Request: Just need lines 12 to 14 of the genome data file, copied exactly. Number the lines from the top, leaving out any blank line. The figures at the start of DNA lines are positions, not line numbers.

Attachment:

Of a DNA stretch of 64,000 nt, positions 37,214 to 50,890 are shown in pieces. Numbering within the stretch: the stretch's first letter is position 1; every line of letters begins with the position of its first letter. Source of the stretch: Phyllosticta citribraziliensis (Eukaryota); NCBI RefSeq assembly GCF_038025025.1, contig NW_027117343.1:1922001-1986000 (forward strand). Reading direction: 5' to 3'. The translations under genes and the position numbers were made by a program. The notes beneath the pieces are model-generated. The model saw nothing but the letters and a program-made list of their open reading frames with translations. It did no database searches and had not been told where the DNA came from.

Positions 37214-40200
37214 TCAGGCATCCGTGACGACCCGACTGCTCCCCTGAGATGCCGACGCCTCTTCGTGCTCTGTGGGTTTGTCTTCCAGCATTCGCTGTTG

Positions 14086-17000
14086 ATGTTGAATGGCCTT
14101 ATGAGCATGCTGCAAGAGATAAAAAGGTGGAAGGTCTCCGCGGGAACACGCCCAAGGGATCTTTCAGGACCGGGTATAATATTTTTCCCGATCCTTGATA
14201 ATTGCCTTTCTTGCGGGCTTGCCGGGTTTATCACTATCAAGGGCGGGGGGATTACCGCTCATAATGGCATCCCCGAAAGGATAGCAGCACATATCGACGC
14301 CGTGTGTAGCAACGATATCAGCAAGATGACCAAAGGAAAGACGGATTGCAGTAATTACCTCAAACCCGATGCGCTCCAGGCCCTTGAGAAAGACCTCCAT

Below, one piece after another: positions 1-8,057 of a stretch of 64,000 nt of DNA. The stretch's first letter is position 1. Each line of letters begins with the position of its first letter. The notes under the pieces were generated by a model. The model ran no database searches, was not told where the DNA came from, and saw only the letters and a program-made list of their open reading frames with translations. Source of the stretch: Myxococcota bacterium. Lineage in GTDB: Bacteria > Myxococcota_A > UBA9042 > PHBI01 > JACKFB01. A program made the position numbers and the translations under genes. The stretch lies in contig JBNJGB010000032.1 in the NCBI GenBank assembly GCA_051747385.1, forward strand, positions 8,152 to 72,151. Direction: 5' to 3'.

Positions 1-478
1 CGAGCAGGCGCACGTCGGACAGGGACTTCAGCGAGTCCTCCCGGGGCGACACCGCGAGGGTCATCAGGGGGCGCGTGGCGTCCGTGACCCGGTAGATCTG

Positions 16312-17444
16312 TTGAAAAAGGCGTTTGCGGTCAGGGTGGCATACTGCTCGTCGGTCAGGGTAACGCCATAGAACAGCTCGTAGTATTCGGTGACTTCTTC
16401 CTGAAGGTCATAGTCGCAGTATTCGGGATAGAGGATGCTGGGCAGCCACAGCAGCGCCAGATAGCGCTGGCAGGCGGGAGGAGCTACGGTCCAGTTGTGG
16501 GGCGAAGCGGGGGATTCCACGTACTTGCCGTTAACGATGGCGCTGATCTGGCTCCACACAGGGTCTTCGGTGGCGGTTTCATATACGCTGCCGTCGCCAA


Positions 16312-17444
16312 TTGAAAAAGGCGTTTGCGGTCAGGGTGGCATACTGCTCGTCGGTCAGGGTAACGCCATAGAACAGCTCGTAGTATTCGGTGACTTCTTC
16401 CTGAAGGTCATAGTCGCAGTATTCGGGATAGAGGATGCTGGGCAGCCACAGCAGCGCCAGATAGCGCTGGCAGGCGGGAGGAGCTACGGTCCAGTTGTGG